Supporting the best in medical research
Their parents were immigrants from Poland at the beginning of the 20th century who left behind a comfortable life. Nat and Teresa had to leave school at the age of 13 and 14. Nat worked in a market, then in retail and he subsequently bought a big building to expand his manufacturing business, which brought him into the property and finance field.
Over the years, the business was successful and the Rosetrees Trust was born. Teresa wanted to fund social care programmes and when Nat died in 1990, Teresa decided to make a major contribution in memory of her husband of 53 years to Rosetrees, a state of the art care home.
Serendipity led to the first cutting edge project for cancer targeted treatments and supporting cutting edge medical research became Rosetrees’ focus. Richard (Nat and Teresa’s son and Chairman of Rosetrees) applied the lateral thinking he learned from his father to greatly expand funding into dementia research and other medical conditions. Today Rosetrees funds some 300 projects at any one time including work of the late Professor Raisman at UCL who, with surgeons in Poland, gave a paralysed man the ability to walk again.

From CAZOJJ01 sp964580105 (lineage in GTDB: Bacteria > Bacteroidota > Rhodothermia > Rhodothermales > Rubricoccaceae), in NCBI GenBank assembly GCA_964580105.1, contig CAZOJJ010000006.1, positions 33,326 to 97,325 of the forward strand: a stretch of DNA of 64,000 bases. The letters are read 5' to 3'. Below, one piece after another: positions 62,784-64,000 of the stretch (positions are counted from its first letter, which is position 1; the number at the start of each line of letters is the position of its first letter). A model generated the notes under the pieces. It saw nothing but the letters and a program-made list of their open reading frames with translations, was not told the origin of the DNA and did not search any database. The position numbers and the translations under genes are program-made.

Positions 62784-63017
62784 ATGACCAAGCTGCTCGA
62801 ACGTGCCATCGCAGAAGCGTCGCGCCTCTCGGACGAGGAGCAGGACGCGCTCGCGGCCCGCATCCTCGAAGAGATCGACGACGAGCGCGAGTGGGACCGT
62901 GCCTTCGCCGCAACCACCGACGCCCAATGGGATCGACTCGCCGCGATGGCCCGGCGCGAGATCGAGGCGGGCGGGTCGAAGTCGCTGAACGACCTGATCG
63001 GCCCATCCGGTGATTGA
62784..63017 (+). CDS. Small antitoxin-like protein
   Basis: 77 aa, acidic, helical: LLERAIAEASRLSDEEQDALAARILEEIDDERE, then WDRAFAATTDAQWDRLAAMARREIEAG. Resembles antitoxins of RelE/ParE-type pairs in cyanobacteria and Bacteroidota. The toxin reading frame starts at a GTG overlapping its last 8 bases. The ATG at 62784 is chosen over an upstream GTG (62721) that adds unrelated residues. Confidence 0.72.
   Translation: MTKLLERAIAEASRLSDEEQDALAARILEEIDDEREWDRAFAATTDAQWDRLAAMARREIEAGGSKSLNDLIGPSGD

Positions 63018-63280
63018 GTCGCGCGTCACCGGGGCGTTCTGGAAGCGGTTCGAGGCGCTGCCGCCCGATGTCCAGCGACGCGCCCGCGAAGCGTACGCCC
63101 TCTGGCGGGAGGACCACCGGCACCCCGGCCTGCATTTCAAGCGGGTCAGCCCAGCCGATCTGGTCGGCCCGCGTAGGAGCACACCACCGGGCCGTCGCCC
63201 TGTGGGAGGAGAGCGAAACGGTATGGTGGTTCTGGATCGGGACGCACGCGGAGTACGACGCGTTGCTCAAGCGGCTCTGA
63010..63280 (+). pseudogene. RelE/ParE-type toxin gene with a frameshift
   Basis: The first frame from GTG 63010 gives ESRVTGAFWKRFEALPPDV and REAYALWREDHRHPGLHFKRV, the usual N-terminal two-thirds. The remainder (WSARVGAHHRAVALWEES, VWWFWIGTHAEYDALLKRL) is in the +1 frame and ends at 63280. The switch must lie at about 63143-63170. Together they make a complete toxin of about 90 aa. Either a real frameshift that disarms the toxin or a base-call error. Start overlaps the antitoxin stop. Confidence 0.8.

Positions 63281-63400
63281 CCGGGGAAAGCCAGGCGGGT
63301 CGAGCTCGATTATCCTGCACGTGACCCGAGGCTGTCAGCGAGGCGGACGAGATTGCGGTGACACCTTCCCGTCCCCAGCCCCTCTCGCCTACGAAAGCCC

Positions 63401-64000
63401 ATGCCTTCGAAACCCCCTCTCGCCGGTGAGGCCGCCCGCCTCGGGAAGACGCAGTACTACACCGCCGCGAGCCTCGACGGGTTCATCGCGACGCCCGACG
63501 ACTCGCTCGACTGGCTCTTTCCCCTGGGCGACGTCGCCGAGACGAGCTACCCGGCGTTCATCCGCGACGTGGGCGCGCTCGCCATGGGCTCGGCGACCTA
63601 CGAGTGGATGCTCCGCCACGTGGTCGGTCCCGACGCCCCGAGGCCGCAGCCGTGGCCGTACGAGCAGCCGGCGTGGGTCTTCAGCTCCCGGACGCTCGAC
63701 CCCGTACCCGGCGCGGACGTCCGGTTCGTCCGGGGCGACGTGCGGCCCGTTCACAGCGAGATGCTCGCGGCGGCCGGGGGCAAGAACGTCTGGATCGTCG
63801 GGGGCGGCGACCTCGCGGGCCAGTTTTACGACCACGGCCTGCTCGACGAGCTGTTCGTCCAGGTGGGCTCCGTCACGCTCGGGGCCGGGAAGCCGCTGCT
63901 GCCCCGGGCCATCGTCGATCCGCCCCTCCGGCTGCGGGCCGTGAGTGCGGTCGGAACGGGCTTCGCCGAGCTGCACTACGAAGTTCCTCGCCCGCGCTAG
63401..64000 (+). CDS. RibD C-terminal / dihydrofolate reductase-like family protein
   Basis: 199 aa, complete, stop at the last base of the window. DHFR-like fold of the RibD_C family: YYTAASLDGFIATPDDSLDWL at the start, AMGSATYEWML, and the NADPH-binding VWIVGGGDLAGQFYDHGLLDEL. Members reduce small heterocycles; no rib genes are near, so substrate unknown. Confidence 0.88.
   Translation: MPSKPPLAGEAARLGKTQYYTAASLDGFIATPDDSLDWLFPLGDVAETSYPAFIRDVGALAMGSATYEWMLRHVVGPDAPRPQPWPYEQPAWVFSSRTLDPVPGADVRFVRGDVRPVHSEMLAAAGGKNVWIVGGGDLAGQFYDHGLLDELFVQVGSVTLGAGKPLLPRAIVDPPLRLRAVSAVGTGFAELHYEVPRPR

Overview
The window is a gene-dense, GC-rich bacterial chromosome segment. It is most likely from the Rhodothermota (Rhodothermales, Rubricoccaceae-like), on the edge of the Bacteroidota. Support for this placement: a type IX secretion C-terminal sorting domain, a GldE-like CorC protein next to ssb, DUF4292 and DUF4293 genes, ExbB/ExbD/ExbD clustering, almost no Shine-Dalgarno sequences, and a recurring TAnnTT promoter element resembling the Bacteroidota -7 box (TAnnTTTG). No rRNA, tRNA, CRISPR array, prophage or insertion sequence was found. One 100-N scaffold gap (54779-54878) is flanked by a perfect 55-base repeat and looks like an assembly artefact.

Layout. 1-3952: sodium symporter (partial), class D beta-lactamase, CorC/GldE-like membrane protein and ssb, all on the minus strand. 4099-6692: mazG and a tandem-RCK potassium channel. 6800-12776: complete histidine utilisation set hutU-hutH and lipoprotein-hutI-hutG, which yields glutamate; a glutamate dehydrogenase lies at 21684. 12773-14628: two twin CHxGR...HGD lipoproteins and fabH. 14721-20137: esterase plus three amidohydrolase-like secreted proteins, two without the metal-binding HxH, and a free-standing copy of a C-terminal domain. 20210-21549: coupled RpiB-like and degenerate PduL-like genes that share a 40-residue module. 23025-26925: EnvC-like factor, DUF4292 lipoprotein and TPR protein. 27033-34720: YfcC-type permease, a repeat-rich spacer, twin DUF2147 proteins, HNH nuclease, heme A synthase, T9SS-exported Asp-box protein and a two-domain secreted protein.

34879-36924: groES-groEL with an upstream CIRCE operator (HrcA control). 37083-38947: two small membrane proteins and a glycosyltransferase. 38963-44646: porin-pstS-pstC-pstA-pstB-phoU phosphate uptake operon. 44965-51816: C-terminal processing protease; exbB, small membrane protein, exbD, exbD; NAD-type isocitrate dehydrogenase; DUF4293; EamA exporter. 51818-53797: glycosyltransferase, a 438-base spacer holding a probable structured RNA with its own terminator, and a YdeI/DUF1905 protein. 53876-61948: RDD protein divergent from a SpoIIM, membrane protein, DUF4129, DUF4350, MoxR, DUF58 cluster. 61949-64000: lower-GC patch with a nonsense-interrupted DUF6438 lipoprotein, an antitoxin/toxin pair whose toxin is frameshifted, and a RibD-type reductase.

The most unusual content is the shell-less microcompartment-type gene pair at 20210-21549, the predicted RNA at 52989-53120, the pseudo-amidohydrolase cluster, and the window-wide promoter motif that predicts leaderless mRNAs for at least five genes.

Other projects include research into using the immune system to beat cancer, clinical trials testing the use of stem cells to treat wet macular degeneration and the application of high-throughput genetic sequencing for disease diagnosis in new-borns.
Rosetrees has evolved from a grant giving charity helping scientists test new ideas which will lead to new treatments in the future, to translational research into areas like heart, stroke and diabetes, with more immediate clinical benefits.
Rosetrees now has a new team of 12 working together to find, fund and follow the best medical ideas, advised by some of the UK’s leading scientists. Nat’s entrepreneurial approach has been applied by Richard to support the best research. Rosetrees focuses on helping those with the best ability, whether professors or young talented researchers, to advance medical science.
In the last few years over 100 people with interests in a particular illness have co-donated with Rosetrees (relying on Rosetrees expertise which is provided free) and this has multiplied the amount available to fund research. This approach has helped Rosetrees researchers apply to large organisations like Wellcome Trust and The European Research Council for large grants, which in total is approaching £1 billion.
From little acorns, oak trees grow. Nat and Teresa rose from humble beginnings and the fruits of their success have passed to Rosetrees to provide entrepreneurial philanthropy to help fund better medical treatments, sometime cures, which have the potential to benefit everyone on this planet.